One of Plato’s objectives in The Republic was to show that justice is worthwhile—that just action is a good in itself, and that one ought to engage in just activity even when it doesn’t seem to confer immediate advantage. Once he has completed his portrait of the most just man—the philosopher-king—he is in a position to fulfill this aim. In Book IX, Plato presents three arguments for the claim that it pays to be just:

First, by sketching a psychological portrait of the tyrant, he attempts to prove that injustice takes such a wretched toll on a man’s psyche that it could not possibly be worth it (whereas a just soul is untroubled and calm).

Next, he argues that, though each of the three main character types (money-loving, honor-loving, and truth-loving) have their own conceptions of pleasure and of the corresponding good life (each choosing his own life as the most pleasant sort), only the philosopher is in the position to judge since only he is capable of experiencing all three types of pleasure.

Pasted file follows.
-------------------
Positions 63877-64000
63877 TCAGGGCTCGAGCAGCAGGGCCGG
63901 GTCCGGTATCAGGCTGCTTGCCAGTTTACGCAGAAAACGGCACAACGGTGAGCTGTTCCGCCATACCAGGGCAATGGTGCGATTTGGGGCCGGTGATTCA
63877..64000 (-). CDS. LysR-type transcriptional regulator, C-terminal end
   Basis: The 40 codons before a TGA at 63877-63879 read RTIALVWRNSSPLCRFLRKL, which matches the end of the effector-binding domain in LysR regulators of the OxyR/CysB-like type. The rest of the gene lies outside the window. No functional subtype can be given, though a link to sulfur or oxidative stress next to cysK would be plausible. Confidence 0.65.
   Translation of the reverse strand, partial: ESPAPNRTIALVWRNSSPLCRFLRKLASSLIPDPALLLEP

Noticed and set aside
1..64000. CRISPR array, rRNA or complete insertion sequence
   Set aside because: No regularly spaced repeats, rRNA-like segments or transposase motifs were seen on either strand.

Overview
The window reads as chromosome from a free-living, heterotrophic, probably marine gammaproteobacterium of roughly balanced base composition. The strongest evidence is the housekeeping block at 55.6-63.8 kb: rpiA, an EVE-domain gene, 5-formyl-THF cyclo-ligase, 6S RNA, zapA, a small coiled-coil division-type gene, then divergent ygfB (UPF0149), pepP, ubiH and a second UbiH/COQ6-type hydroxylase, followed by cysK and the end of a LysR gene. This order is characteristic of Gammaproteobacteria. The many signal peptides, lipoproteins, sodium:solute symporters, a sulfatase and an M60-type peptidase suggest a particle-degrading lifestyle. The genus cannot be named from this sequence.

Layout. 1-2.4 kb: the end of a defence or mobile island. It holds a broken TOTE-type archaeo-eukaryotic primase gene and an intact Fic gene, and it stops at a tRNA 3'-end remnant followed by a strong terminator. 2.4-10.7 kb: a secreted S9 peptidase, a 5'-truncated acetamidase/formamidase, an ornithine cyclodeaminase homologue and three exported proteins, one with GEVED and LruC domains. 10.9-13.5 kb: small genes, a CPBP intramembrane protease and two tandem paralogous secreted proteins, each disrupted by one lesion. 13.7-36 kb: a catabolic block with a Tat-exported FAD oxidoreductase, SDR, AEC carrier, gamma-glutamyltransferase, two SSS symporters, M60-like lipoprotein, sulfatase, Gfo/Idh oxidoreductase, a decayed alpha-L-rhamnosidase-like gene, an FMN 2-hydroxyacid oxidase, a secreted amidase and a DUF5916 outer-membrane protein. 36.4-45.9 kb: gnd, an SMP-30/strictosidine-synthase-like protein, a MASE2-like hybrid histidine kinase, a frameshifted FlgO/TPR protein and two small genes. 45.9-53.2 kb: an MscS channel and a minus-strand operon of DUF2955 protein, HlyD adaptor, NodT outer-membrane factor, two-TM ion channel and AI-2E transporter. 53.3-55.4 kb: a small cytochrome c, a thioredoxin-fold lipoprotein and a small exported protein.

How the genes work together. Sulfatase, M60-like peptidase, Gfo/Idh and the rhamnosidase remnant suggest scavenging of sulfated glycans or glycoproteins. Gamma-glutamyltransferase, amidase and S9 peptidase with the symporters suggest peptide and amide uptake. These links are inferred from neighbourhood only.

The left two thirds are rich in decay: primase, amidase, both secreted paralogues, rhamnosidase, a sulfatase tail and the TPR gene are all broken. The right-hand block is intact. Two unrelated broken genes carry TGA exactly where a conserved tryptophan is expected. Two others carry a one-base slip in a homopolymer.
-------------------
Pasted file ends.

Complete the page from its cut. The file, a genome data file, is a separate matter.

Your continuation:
Finally, he tries to demonstrate that only philosophical pleasure is really pleasure at all; all other pleasure is only cessation from pain.

In all likelihood, Plato did not consider any of these to be the primary source of justice’s worth. Plato’s goal was to prove that justice is worthwhile independent of the advantages it confers, so for him to argue that the worth of justice lies in the enormous pleasure it produces is beside his point. To say that we should be just because it will make our life more pleasant, after all, is just to say that we should be just because it is to our advantage to do so. Instead, we should expect to find him arguing that the worth of justice lies in some other source, preferably having something to do with objective goodness.

This is why many philosophers, from Plato’s student Aristotle down to modern scholar Richard Kraut, believe that Plato’s real argument for the worth of justice takes place long before Book IX. They think, plausibly, that Plato locates the worth of justice in justice’s connection to the Forms, which he holds to be the most good things in the world. Justice is worthwhile, on this interpretation, not because of any advantage it confers, but because it involves grasping the Form of the Good and imitating it. The just man tries to imitate the Forms by making his own soul as orderly and harmonious as the Forms themselves.